As most already know, on January 27 President Trump issued an Executive Order, “Protecting the Nation from Terrorist Attacks by Foreign Nationals,” that temporarily halted all entries for nationals of Iran, Iraq, Libya, Somalia, Sudan, Syria, and Yemen. The Refugee Admissions Program also was suspended. The EO went into effect immediately and its disorganized, chaotic rollout prompted a wave of legal challenges. Several permanent residents and visa holders who were denied entry and detained at airports filed lawsuits, prompting some immediate but limited judicial actions. Suits were filed in Virginia, Massachusetts, New York, Minnesota, and Washington. On February 3, a federal district court in Seattle issued a temporary restraining order (TRO) prohibiting the government from implementing the travel ban. The TRO was affirmed by the Ninth Circuit on February 9. As a result, the travel ban is no longer in effect. President Trump now has several options: he can choose to appeal the Ninth Circuit decision to the Supreme Court, go back to the district court and argue the government’s case on the merits, or scrap the order and draft a revised one.
For the short time that the travel ban was in place, U.S. embassies and consular posts were instructed to immediately suspend issuance of nonimmigrant and immigrant visas for nationals of Iran, Iraq, Libya, Somalia, Sudan, Syria, and Yemen, and consulates had been instructed to cancel visa interviews for affected individuals. Moreover, visas previously issued were summarily revoked. These visas have since been reinstated. There was also confusion whether dual citizens of a targeted country would be banned from travel. DHS has since confirmed that the EO did not restrict the travel of dual nationals from any country with a valid U.S. visa in a passport of an unrestricted country and that embassy and consulates would continue to process their visa applications even if they hold dual nationality from one of the seven restricted countries.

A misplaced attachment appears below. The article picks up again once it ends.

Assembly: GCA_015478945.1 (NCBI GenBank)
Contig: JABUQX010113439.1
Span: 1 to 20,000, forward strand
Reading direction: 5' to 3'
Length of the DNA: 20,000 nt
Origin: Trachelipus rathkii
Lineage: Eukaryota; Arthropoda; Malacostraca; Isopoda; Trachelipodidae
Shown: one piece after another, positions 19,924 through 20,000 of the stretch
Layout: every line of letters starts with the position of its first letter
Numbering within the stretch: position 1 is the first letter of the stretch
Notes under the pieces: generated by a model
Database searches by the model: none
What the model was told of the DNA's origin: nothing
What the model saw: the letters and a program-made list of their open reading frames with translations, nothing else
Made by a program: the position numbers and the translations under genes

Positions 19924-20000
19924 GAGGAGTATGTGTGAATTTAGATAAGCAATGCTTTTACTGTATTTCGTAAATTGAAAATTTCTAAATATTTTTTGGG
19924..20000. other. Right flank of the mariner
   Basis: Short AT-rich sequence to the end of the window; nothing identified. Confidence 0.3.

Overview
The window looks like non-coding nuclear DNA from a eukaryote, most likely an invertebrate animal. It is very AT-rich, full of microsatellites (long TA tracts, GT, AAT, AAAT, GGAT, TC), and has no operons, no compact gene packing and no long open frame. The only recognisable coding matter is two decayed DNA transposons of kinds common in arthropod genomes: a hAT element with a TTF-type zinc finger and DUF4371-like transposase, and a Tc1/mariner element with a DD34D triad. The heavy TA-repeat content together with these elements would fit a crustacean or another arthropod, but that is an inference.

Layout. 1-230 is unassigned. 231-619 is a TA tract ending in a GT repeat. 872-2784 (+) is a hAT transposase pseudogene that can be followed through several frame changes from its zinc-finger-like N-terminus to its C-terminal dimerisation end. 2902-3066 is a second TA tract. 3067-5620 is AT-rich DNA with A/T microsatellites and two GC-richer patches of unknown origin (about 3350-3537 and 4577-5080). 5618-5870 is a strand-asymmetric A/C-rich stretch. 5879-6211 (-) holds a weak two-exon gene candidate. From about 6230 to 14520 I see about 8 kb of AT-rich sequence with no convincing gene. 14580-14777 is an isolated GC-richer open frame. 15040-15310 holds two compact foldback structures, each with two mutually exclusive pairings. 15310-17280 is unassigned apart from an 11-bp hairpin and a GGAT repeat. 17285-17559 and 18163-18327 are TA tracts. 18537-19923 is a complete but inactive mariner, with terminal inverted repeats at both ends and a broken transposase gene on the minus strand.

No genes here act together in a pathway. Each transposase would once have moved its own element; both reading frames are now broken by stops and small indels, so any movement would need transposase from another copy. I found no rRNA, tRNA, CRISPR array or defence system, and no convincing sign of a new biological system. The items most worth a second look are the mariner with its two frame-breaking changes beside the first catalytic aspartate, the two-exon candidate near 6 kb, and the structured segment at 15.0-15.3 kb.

It is expected that President Trump will re-draft an Executive Order travel ban, but as of this writing, no signed or preliminary EO has been released. It is likely that green card holders will be exempt from any new Executive Order travel ban, and it is also expected that language relating to nationality-based travel will be stricken to ensure that the new EO withstands judicial scrutiny.